Austrian horror film Ich seh, ich seh (more widely known as Goodnight Mommy) has gotten more buzz than the filmmakers could have reasonably expected. Its trailer went viral and was in itself deemed the scariest film of the year. The clip both reveals too much and nothing about the film: It gives away some of the movie’s central and most haunting images, but also cunningly misconstrues its plot.

The use of this tactic is understandable, given that this is a film which is structured around a series of twists, very much in the M. Night sense. If you’ve seen the trailer, these unexpected pivots will make the film proper more jarring, but also, probably, disappointing. This is not a traditional horror movie, horror movie fans. It is not a grisly tale of a woman with a creepy facial reconstruction-in-process who is possessed by a demon spirit as the trailer (and first half of the film) implies. In the end, Goodnight Mommy is a perverse meditation on grief and loss, and (in a Michael Haneke sort of way) a portrait of the darkest inclinations of the human soul — those that only manifest themselves in extreme circumstances.

The first half of the film is seen from the perspective of two twins, Elias (Elias Schwarz) and Lukas (Lukas Schwarz), whose mother (Susanne Wuest) arrives home with her face bandaged over. It becomes clear that the procedure she underwent was not cosmetic, but the result of an “accident.” She is irritable, and harshly chastises the boys, staying in her room for hours upon end. She wanders into the woods in the middle of the night. After finding an old family photo of her with a woman who looks very similar to her, the boys conclude that this seeming antichrist is not their mother. They suspect her of killing their cat. They start to retaliate against her; she locks them in their room for a day and night.

Warning: The ensuing paragraph will reveal integral information about the plot that may reduce your enjoyment of the film if you have not seen it.

When she eventually comes to release them, with her facemask gone, she apologizes; soon, it becomes clear to us that this woman is in fact their mother. But the boys continue to lash out, attempting to run away from home and then eventually tying her up and torturing her for information about the whereabouts of their true mom. As she weeps while being slowly mutilated, the true picture is thrown into relief: The boy Elias is hallucinating his twin brother Lukas, who was killed in the “accident” that deformed his mother’s face. The imaginary Lukas is a malevolent influence on Elias, conjured up out of his grief, who is pushing him to dead-eyed brutality. Likewise, it becomes poignantly clear that the mother is simply attempting to repent for her misguided actions in the first half of the film. As Elias refuses to listen, and the film devolves into increasingly sadistic violence, the scenario becomes almost poignant: Both Elias and the mother have been prisoners of their own misery, but by now, there is no way out.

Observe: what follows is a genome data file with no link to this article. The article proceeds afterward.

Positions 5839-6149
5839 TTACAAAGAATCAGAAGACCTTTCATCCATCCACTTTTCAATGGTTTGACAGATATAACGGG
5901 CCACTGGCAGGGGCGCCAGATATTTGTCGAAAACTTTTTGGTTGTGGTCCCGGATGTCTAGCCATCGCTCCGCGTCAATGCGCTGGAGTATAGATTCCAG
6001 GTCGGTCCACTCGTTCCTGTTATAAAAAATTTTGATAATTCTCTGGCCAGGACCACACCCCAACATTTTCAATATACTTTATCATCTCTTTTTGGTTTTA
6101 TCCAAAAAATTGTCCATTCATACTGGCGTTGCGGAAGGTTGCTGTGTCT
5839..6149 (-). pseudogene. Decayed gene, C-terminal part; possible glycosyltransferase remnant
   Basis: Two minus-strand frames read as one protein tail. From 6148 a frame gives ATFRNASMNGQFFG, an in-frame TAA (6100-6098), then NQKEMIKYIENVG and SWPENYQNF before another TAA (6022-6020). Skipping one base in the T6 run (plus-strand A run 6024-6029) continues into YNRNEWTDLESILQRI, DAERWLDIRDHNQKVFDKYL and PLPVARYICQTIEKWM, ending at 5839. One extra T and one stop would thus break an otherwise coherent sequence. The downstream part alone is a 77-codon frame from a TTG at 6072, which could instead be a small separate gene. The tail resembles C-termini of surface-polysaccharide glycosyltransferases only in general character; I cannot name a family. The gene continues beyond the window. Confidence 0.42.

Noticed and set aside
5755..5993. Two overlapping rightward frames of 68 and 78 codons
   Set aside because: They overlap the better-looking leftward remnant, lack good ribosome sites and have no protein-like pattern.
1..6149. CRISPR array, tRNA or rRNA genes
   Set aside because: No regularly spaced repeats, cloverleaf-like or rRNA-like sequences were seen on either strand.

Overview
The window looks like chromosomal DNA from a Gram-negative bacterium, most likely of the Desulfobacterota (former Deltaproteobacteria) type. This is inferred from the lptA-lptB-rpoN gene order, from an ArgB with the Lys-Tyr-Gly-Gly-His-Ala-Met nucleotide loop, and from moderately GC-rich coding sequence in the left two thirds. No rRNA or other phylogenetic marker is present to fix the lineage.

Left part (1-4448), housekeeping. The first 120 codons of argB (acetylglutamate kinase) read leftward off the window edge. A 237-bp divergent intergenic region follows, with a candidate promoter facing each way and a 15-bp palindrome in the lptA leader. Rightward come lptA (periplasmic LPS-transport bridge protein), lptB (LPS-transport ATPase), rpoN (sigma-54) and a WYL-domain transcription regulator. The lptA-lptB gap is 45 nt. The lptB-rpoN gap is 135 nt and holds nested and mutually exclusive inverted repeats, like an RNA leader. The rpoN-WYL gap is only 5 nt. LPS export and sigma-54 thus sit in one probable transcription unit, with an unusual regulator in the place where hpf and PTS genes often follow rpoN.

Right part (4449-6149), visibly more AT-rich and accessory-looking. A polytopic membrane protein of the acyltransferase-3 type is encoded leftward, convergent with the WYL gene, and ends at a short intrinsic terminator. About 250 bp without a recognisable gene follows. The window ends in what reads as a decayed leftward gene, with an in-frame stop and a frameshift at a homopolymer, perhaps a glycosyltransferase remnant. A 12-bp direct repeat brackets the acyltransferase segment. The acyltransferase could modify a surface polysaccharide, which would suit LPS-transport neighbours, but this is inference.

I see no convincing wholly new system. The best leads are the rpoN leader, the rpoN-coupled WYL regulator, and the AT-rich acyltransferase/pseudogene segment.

Okay, you can resume now.

The slow-burn pacing in the film accommodates plenty beautiful imagery of the Austrian countryside — often eerie, peppered with burnt fields and strange marshland. But there are also plenty of slow scenes which feel like treading water. The moment Elias and Lukas decide to declare full-on war on their mother feels a bit unjustified, despite the time that is taken to build up to it. When the twins launch into offense mode, the move feels awkward — an abrupt shift from Kubrickian tension into shock tactics.

As we are kept at such a distance from the characters’ psychology, the film, which is clearly intended to be more than a horror film, feels like a vehicle for its twists, which in themselves feel disappointing in the context of the film. The Sixth Sense-ish reveal of “Lukas” — which prompts the viewer to mentally backtrack to access its logic — is intended to make a deeper thematic point, but feels just as much like an easy and somewhat unsatisfying explanation for the bizarre action that has led up to it.

Ultimately, the film builds an almost suffocating amount of anticipation; mini-climaxes are replaced with twists that function like self-congratulatory bait-and-switches. The net result of all this is that the final horrifying conflagration feels overblown and practically untenable, leaving one feeling colder and more skeptical than we are meant to, and nowhere near as scared. So as a horror film, Goodnight Mommy certainly feels like a half-gesture, and as a fanciful, almost magical-realistic exploration of post-traumatic psychosis, it falls short of engaging with the viewer on an emotional (or even gut) level. We are left with something that feels a bit like an inspired outline in search of a more powerful film.

Goodnight Mommy, which is Austria’s nominee for Best Foreign Film at the Academy Awards, opens on Friday at theaters everywhere.